6 5. Facilitate a discussion Agree the rules For effective whole-group dialogue, it s important to establish some ground rules and protocols. These might evolve over time but good ones to start with are: Only one person speaks at a time, and everyone listens. People comment on the point, not on the person making it. Participants give reasons for what they say. Get the dialogue started Make sure the circle is tight and remind everyone that the aim is to follow on from others to build one big conversation. Reinforce the use of thumbs to indicate readiness to speak and assure everyone that they will get several chances to be heard. Perhaps suggest some good dialogue stems such as following on from or building on or I disagree with X because Begin the dialogue by asking the group that came up with the question to share how they came to it. Invite other members of that group to comment. Next, invite others students in the circle to respond. Perhaps ask them to try to answer the question, give their opinion or add to what has been said. Keep the dialogue going Ask students to use thumbs-up (rather than hands-up) to indicate that they are waiting to speak Your role as dialogue facilitator is to start and keep the dialogue progressing. You should manage the process so as to enable dialogue between students, not to correct them or input your expertise. Aim to be a guide on the side not a sage on the stage. Sometimes the dialogue will race ahead, perhaps in more than one direction, then your job will be to keep order. Sometimes it may stutter and need helping along. Here is a list of useful prompts. Use them to keep dialogue on track, progressing and flowing. Ask for clarity: Can you say a bit more? Do you mean...? Ask for reasons and evidence: Can you say why? Can you give us a reason? Generalize: Is that always true? Are there any exceptions? Explore alternatives: How is that different? Would anyone disagree with that? Explore consequences: What would follow from this? What if that were true? Invite building: Can anyone help? Who can add something? Paraphrase or ask for more detail to make sure everyone is up to speed with what is being discussed. 6

7 Facilitating dialogue takes skill and practice, but here are some of the basics of managing dialogue effectively: Do allow time for thoughtful responses. Do model careful and respectful listening. Do show open-mindedness and interest. Don t use evaluative language like good or correct. Don t provide your own answers, beliefs or interpretations. Don t allow monologues or duologues to dominate. Final words If things are slow, have students pair and share then come back and share their thoughts. End the dialogue with an opportunity for students to share final reflections on the topic. A round of last words, in which each person in turn has a chance to speak without reply, can be beneficial. Invite students to sum up what they have been thinking, give their considered opinion, say if they ve changed their mind or voice further questions. Leave time at the end of the dialogue for students to think together about the learning processes. Try putting students into pairs to evaluate aspects of the teaching and learning, e.g. the stimulus used, the voting, starter, or the quality of their interactions. Perhaps have students record a plus, a minus and an interesting feature of the session. Ensure students share their reflections with the whole group. Simple questions often work well for promoting process reflection: What did we think of the question? What did we like best about today? What did we do well? What might we do differently next time? 7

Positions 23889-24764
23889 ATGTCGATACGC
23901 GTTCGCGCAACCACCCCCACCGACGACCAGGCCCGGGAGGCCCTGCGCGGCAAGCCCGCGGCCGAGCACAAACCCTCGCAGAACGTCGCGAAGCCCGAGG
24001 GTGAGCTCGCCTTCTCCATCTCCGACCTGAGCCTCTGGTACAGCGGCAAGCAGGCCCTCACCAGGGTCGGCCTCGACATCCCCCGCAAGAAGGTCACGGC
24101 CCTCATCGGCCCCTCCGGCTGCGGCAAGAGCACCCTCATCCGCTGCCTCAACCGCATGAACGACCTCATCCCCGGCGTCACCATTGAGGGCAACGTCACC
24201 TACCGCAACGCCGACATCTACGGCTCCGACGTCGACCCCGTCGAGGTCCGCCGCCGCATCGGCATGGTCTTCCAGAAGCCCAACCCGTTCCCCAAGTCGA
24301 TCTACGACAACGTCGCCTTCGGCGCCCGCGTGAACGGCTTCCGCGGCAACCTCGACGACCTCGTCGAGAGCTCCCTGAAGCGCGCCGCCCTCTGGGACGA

8 Suggested timings for lessons Activity Details 45 minute lessons 60 minute lesson 90 minute lesson Provide a knowledge base Direct students to prepare for a discussion by exploring your chosen topic on For homework or in a previous lesson For homework or in a previous lesson 30 mins Create an atmosphere Try a couple of starters from page 3 And reflect on why you used it 5 mins 5 mins 5 mins Present a stimulus There are some examples of stimuli available in the opinions sections for each of the topics or you could find a short video clip or news item yourself 5 mins 10 mins 10 mins Generate questions Create an atmosphere Arrange students into five small teams to generate questions raised by the science and provoked by the stimulus. Teams should then negotiate to select one open question to pitch to the whole class before everyone votes. Try a couple more starters and reflect on why you used them 15 mins 15 mins 15 mins 0 mins 5 mins 5 mins Facilitate a discussion Begin the dialogue by asking the group that came up with the question to share how they came to it. Invite other members of that group to comment. 15 mins 20 mins 20 mins Summing up A round of last words, in which each person in turn has a chance to speak without reply. Invite students to sum up what they have been thinking, give their considered opinion, say if they ve changed their mind or voice further questions 5 mins 5 mins 5 mins 8